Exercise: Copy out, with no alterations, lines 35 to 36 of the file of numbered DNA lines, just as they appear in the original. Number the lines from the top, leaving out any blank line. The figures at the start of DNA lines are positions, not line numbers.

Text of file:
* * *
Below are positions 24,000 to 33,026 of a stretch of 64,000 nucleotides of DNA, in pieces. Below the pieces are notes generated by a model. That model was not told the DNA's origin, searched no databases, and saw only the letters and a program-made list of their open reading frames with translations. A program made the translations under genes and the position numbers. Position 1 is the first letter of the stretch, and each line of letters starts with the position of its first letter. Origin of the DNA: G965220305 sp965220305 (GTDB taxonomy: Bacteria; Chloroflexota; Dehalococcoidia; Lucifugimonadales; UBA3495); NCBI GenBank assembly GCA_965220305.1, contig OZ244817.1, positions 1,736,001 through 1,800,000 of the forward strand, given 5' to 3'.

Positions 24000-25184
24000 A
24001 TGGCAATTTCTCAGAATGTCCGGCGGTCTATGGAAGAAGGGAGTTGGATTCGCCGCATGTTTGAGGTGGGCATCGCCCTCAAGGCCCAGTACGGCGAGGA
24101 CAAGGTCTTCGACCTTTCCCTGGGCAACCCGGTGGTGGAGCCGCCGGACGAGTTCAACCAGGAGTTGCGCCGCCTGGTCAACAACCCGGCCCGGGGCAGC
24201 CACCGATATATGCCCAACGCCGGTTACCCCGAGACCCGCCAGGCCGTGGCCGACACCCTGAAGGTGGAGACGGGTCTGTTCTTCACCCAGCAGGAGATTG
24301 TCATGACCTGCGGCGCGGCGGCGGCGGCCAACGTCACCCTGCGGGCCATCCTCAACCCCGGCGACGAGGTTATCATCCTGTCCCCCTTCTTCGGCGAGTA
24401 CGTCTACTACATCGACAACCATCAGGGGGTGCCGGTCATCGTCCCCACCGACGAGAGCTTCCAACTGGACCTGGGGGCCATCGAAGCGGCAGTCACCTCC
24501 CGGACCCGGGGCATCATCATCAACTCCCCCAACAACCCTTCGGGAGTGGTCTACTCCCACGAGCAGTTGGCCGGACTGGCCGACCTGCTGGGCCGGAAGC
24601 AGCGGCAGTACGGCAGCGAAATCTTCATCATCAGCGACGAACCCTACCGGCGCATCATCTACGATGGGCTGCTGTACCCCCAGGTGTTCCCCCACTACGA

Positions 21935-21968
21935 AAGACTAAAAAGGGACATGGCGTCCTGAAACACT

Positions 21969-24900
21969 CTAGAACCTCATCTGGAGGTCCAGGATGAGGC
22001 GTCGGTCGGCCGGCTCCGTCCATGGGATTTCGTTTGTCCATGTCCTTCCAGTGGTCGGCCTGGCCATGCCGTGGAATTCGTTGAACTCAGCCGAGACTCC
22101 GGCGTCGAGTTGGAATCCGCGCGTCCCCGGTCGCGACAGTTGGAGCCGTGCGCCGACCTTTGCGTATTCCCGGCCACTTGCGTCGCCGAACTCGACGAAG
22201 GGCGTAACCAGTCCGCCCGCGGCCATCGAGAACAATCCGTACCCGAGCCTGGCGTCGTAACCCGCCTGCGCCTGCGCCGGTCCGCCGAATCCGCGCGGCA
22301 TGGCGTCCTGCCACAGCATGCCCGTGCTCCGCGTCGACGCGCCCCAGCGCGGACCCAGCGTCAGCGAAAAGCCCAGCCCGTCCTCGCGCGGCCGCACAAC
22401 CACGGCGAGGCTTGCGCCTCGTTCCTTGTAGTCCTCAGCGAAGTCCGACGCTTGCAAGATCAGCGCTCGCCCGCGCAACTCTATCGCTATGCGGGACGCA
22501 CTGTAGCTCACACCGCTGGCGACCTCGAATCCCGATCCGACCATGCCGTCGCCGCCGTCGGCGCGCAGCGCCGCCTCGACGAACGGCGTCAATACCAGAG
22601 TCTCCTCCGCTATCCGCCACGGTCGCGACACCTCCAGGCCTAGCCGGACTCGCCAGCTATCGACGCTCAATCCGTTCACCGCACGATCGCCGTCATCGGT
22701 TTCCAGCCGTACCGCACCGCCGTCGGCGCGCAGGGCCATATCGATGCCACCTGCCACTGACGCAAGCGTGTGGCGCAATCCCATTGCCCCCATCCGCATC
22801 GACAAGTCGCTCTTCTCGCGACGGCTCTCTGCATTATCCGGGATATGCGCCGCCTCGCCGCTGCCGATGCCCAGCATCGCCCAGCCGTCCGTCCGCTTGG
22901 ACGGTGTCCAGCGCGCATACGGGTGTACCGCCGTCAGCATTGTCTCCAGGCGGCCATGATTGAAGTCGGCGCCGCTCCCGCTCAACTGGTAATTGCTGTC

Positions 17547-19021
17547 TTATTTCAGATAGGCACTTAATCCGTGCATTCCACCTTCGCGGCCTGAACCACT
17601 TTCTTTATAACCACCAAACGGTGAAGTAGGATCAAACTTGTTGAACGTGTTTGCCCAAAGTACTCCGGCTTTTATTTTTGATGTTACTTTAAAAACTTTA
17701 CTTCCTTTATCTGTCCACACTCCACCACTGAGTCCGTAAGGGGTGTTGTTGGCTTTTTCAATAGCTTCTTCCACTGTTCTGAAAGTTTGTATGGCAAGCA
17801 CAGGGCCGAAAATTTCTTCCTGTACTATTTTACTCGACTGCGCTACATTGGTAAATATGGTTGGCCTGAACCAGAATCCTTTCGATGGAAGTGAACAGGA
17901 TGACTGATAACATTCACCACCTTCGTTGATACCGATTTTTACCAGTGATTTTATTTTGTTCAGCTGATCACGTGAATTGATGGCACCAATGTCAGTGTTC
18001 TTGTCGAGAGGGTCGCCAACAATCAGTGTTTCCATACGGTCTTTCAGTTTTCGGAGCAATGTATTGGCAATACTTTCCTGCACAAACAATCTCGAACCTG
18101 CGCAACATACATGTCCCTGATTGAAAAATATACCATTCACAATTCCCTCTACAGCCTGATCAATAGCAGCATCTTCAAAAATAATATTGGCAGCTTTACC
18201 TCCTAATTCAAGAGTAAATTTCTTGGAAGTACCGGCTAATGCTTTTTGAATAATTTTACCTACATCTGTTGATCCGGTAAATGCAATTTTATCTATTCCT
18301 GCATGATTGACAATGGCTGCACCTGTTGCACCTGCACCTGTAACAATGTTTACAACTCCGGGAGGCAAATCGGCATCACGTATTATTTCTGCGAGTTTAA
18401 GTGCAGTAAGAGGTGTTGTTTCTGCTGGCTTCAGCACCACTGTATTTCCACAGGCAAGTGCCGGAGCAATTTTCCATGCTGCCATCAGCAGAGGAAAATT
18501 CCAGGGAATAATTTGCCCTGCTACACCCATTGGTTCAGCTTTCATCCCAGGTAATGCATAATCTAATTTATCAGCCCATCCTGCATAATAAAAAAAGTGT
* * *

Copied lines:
18401 GTGCAGTAAGAGGTGTTGTTTCTGCTGGCTTCAGCACCACTGTATTTCCACAGGCAAGTGCCGGAGCAATTTTCCATGCTGCCATCAGCAGAGGAAAATT
18501 CCAGGGAATAATTTGCCCTGCTACACCCATTGGTTCAGCTTTCATCCCAGGTAATGCATAATCTAATTTATCAGCCCATCCTGCATAATAAAAAAAGTGT